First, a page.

Their proposed schedule included 7 visits for low-risk multiparous patients and 9 visits for low-risk nulliparous patients, with additional visits added as needed for high-risk patients based on medical and social risk factors. Interestingly, they suggested a phone visit for multiparous patients at 10 week's gestation, perhaps a first step toward what we now see as telemedicine for prenatal care.
The American College of Obstetricians and Gynecologists (ACOG) decided to reject the new schedule based on insufficient supporting evidence, even though "these recommendations implied maintaining an existing visit structure that was also not evidence-based." Then, as now, supporting evidence for prenatal interventions was limited. For example, though long endorsed by ACOG, counseling for healthy weight and weight gain in pregnancy was not officially recognized by the U.S. Preventive Services Task Force as a beneficial preventive service until last month.
A research study of the Google Trends database suggested that interest in planned community birth in the U.S. and the United Kingdom rose during the pandemic: the frequency of online search queries related to home birth increased by 239% and 53%, respectively, from March through November 2020 compared to the preceding year. According to an article by Dr. Gregory Lang and colleagues in the June 1 issue of American Family Physician, out-of-hospital births increased by 75% from 2004 to 2017, and in 2018 one out of every 61 newborns was delivered outside of a hospital. Planned community births are associated with a lower risk of obstetric interventions, including cesarean delivery, and, in "low-risk, vertex, singleton, term pregnancies in patients who have not had a previous cesarean delivery," neonatal outcomes may be similar to those in hospital settings.
In an accompanying editorial, Drs. Lawrence Leeman and Jessica Goldstein discussed ways to promote safety in community-based birth settings, including "adequate birth attendant training, access to emergency obstetric care, and careful risk assessment throughout the prenatal and intrapartum periods." The authors noted that regardless of whether they personally provide maternity care services, "family physicians play an important role in improving the safety of community birthing by offering counseling on the choice of birth setting, consultation, and collaboration during prenatal care, and by facilitating the process of maternal or newborn transfer [to the hospital] when necessary."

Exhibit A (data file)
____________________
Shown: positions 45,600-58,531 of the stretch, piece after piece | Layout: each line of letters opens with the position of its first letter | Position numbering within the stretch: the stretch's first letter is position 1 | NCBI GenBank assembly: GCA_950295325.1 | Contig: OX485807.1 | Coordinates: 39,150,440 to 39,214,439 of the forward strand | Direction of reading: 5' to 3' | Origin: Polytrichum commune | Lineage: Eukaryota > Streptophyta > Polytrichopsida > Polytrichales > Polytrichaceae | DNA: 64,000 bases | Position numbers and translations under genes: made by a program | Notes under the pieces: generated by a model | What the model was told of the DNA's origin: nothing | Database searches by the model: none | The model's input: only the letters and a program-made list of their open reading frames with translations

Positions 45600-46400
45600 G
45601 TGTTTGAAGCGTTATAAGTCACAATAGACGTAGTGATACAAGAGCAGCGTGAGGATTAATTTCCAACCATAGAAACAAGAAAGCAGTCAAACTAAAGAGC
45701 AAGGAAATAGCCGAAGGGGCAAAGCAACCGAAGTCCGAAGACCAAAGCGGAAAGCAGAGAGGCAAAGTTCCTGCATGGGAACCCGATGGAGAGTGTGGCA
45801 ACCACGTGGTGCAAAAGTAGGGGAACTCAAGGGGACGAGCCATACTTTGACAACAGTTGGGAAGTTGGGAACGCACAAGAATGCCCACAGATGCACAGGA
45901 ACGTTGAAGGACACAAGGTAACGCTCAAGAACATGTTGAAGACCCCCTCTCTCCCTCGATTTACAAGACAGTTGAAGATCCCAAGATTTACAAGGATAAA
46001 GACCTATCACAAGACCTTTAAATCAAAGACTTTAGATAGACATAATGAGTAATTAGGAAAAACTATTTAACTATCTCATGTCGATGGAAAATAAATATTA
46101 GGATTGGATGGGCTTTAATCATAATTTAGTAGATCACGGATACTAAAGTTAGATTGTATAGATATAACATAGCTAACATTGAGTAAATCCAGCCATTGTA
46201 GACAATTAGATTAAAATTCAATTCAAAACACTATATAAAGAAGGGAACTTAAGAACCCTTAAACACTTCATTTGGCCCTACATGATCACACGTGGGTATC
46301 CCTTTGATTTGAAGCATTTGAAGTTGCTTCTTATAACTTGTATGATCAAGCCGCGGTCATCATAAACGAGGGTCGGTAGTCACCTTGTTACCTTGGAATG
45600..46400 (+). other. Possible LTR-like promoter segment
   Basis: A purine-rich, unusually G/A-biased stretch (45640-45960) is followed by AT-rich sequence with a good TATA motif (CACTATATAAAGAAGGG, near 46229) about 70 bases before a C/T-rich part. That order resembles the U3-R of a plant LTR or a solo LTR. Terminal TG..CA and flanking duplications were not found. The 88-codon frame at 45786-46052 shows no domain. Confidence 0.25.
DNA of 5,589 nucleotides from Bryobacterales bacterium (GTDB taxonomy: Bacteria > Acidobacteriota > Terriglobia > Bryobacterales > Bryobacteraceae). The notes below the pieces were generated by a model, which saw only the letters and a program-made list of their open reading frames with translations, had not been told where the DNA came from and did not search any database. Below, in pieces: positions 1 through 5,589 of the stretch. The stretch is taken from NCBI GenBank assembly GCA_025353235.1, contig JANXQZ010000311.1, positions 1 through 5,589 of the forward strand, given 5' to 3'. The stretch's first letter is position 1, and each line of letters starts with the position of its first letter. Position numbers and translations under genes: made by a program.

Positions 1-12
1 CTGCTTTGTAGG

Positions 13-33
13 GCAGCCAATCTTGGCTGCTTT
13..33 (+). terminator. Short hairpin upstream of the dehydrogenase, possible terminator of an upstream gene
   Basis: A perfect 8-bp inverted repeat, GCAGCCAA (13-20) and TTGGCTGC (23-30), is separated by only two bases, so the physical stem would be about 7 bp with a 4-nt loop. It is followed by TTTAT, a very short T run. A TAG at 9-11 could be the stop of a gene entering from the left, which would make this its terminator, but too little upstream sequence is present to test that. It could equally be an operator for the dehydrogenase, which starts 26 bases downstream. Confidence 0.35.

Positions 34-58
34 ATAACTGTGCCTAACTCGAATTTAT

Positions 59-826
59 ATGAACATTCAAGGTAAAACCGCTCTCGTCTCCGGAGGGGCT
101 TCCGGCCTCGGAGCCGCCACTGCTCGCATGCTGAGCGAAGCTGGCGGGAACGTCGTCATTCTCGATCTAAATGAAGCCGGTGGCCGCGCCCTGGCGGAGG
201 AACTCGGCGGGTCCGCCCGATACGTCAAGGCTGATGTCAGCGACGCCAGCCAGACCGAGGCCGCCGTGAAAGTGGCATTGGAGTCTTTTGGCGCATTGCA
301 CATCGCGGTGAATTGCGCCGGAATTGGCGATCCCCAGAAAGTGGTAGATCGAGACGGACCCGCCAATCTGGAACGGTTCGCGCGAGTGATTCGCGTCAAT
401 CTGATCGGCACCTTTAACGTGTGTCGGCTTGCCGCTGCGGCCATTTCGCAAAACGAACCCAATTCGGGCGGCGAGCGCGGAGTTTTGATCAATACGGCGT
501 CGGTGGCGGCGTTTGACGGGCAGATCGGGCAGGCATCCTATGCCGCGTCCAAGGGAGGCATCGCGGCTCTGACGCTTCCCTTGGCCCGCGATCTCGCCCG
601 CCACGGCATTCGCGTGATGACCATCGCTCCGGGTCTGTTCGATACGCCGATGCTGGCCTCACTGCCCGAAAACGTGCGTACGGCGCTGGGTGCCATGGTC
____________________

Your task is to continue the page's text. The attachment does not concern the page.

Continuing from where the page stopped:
Monday, June 7, 2021
- Jennifer Middleton, MD, MPH
The United States Preventive Services Task Force (USPSTF) updated its recommendations for colorectal cancer (CRC) screening last month; it is now a B recommendation for adults aged 45-49 to be screened. (The previous A recommendation for adults aged 50-75 is unchanged.) An increasing prevalence of CRC in younger adults, along with more outcome data from screening younger adults, led to the new recommendation for adults aged 45-49:
[T]he USPSTF determined that beginning screening at age 45 years and continuing to the age of 75 years, for the following screening strategies, yielded a reasonable balance of benefits (life-years gained) and burdens or harms (number of colonoscopies): annual FIT, sDNA-FIT every 1 to 3 years, CT colonography or flexible sigmoidoscopy every 5 years, colonoscopy every 10 years, or flexible sigmoidoscopy every 10 years with annual FIT.
The USPSTF's statement was supported by a systematic review and a modeling study. The systematic review sought to answer: 1) how effective is CRC screening to lower rates of CRC cancer and/or mortality, 2) how accurate are the available screening modalities, and 3) what are the harms of CRC screening. The researchers found that 1) screening via the modalities listed above* decreases cancer rates and improves mortality, 2) several modalities* have reasonable data to support their use, and 3) most harms are due to colonoscopy; since persons with a positive screening test then require colonoscopy, colonoscopy's harms were applied by researchers to the other testing modalities (the article's Table 4 reviews these in-depth). The modeling study used three sophisticated microsimulation models and found that "screening for colorectal cancer with stool tests, endoscopic tests, or computed tomography colonography starting at age 45 years provides an efficient balance of colonoscopy burden and life-years gained."